Implicit surfacesAlso known as "Metaballs", "Blobbies", "Soft objects"
Written by Paul Bourke
Most computer based 3D geometric modelling is done with basic primitives such as lines, planes, boxes, etc. Many smooth and deformable objects are difficult or inefficient to represent with such building blocks, even if primitives such as spheres or Bezier/spline surfaces are used. An increasingly popular approach has been the use of field functions in 3D, the surfaces being isosurfaces through the field.
The following summarises three common methods for creating so called "implicit surfaces". That is, surfaces which are contours (isosurfaces) through some scalar field in 3D. There are three commonly used techniques each distinguished by their field functions. The field function determines the value at every point in space due to some underlying primitive geometric objects, normally points, line segments, and polygonally bounded planes.Example
Consider the field function D(r) = 1/r2 and a number of control points in 3D space. r is the distance of a point in space to a particular control point. The total field strength at any point in space is the sum of the field strengths due to each control point. A contour can be drawn through this space resulting in a 3D surface.
For example if there is a single control point different colour levels will result in spheres of different radius. If there are two control points the combined fields will interact, the resulting isosurface will bulge between the two control points depending on their relative distance apart. This is shown below for a range of control point distances.
If the control structure is a line or a plane then the distance r is normally taken to be the closest distance to nay point on the line or plane. The following shows lines along the axis with varying field strength.
Perhaps the earlier widely used field function is attributed to Jim Blinn and modelled after electron density fields.
"b" is related to the standard deviation of the curve, "a" to the height. The function should be recognised as a Gaussian curve centered at the origin, actually a half Gaussian as r >= 0.
One of the problems with the first example and blobby molecules is the field function extends to infinity, that is, to calculate the field at a point in space requires a summation of the contribution from each of the control primitives. This becomes computationally expensive as the number of control primitives increases. The next two field functions are bounded, after some distance from a control primitive they don't contribute to the field strength.
"a" is a scaling factor, "b" is the maximum distance a control primitive contributes to the field.
This field function is attributed to work by the Wyvill brothers, it is basically the first few terms in a series expansion of an exponential truncated to restrict the range of influence.
"a" scales the function, each control primitive has no influence after a distance "b". This function has a slight advantage over that for Meta balls as it only uses squares of the distance and so it isn't necessary to compute square roots.
People have known for a long time that if you have two implicit surfaces f(x,y,z)=0 and g(x,y,z)=0 that are fairly continuous, with a common sign convention (f and g positive on the inside, negative on the outside, say) then the implicit surface defined by f+g=0 is a blend of the shapes.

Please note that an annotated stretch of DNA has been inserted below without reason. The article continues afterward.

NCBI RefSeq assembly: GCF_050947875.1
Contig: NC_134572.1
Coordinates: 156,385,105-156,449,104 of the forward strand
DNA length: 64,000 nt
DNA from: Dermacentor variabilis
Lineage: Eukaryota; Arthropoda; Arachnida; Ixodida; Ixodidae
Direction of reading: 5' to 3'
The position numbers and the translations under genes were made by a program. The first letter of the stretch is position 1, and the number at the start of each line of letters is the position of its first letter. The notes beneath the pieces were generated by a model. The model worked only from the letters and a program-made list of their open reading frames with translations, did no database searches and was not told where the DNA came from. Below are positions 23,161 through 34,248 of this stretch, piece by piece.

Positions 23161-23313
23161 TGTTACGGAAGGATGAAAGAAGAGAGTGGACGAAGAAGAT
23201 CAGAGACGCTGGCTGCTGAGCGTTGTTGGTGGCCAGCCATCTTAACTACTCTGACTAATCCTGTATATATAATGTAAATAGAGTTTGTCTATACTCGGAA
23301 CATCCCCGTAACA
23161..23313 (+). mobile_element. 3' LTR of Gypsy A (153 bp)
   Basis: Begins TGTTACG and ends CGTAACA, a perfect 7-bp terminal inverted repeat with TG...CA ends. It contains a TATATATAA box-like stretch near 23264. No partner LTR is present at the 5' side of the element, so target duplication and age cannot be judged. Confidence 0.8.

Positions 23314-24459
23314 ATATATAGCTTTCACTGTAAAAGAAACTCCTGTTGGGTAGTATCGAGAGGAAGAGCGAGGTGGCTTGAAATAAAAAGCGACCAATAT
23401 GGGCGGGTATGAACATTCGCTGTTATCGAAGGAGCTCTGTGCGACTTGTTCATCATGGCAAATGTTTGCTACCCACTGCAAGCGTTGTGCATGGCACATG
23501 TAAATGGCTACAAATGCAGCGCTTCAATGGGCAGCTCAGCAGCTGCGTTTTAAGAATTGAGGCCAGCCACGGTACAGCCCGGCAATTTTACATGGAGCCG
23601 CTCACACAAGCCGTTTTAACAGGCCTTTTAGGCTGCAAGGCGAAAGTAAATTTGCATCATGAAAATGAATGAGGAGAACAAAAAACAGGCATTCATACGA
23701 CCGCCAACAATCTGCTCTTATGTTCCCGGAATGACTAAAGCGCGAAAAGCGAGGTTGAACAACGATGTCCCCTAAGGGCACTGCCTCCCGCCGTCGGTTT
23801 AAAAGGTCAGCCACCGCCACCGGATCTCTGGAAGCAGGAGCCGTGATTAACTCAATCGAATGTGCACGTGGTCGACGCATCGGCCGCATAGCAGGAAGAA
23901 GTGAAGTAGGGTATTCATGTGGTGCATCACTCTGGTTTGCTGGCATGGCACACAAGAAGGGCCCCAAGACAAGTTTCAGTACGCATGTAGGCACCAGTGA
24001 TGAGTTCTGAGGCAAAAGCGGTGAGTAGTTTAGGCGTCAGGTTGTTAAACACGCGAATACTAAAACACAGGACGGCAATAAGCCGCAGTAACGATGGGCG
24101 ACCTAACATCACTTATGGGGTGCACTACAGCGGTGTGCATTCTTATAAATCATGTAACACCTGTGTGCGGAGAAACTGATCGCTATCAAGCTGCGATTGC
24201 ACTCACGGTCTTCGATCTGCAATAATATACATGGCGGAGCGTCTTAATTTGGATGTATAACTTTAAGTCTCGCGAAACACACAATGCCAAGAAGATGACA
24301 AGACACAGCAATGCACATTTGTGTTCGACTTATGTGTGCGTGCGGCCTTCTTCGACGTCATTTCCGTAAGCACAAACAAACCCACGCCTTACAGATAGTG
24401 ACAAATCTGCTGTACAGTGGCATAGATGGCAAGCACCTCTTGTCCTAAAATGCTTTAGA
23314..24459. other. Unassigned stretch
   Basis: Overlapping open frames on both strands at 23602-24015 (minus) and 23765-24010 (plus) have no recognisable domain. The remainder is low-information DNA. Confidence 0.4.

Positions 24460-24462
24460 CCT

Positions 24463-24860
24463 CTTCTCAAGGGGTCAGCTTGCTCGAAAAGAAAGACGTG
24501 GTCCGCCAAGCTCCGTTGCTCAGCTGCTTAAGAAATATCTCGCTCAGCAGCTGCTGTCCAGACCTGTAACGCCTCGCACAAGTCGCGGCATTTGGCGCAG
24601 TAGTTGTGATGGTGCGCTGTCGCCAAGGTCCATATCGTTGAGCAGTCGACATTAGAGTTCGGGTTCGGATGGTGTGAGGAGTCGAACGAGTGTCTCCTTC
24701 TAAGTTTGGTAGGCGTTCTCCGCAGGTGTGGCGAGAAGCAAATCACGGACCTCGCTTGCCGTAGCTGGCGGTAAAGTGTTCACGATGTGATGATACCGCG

The van der Waals surfaces of molecules (roughly speaking, iso-potentials of the electron density) are described in Chemistry and Physics books and [Max 1983]. To create animation of DNA for Carl Sagan's COSMOS TV Series, Jim Blinn proposed approximating each atom by a Gaussian potential, and using superposition of these potentials to define a surface. He ray traced these and called them "blobby models".
Shortly thereafter, people at Osaka University and at Toyo Links in Japan began using blobby models also. They called theirs "metaballs" (or, when misspelled, "meatballs"). Yoichiro Kawaguchi became a big user of their software and their Links parallel processor machine to create his "Growth" animations which have appeared in the SIGGRAPH film show over the years. The graduate students implementing the metaball software under Koichi Omura at Osaka used a piecewise quadratic approximation to the Gaussian, however, for faster ray-surface intersection testing (no need for iterative root finders; you just solve a quadratic).
Bloomenthal has discussed techniques for modelling organic forms (trees, leaves, arms) using blobby techniques (though he prefers the term "implicit modelling") and for polygonizing these using adaptive, surface-tracking octrees. The latter algorithm is not limited to blobby models, but works for any implicit model, not just blobs. Polygonization allows fast z-buffer renderers to be used instead of ray tracers, for interactive previewing of shapes. A less general variant of this algorithm was described in the "marching cubes" paper by Lorensen and some bugs in this paper have been discussed in the scientific visualization community in the years since. In the sci-vis community, people call them "iso-surfaces" not "implicit surfaces".
Meanwhile, in Canada and New Zealand, the Wyvill brothers, and grad students, were doing investigating many of the same ideas: approximations of Gaussians, animation, and other ideas. Rather than "blobbies" or "metaballs", they called their creations "soft objects". But it's really the same idea.
A Constructive Geometry for Computer Graphics
Computer Journal, May 1973
Nelson L. Max
James F. Blinn
Brian Wyvill, Craig McPheeters, Geoff Wyvill
Brian Wyvill, Craig McPheeters, Geoff Wyvill
Brian Wyvill, Geoff Wyvill
Fujita, T., Hirota, K. and Murakami, K
Tatsumi, H., Takaoki, E., Omura, K. and Fujito, H.
Chanderjit Bajaj and I. Ihm
Payne, B. A. and Toga, A. W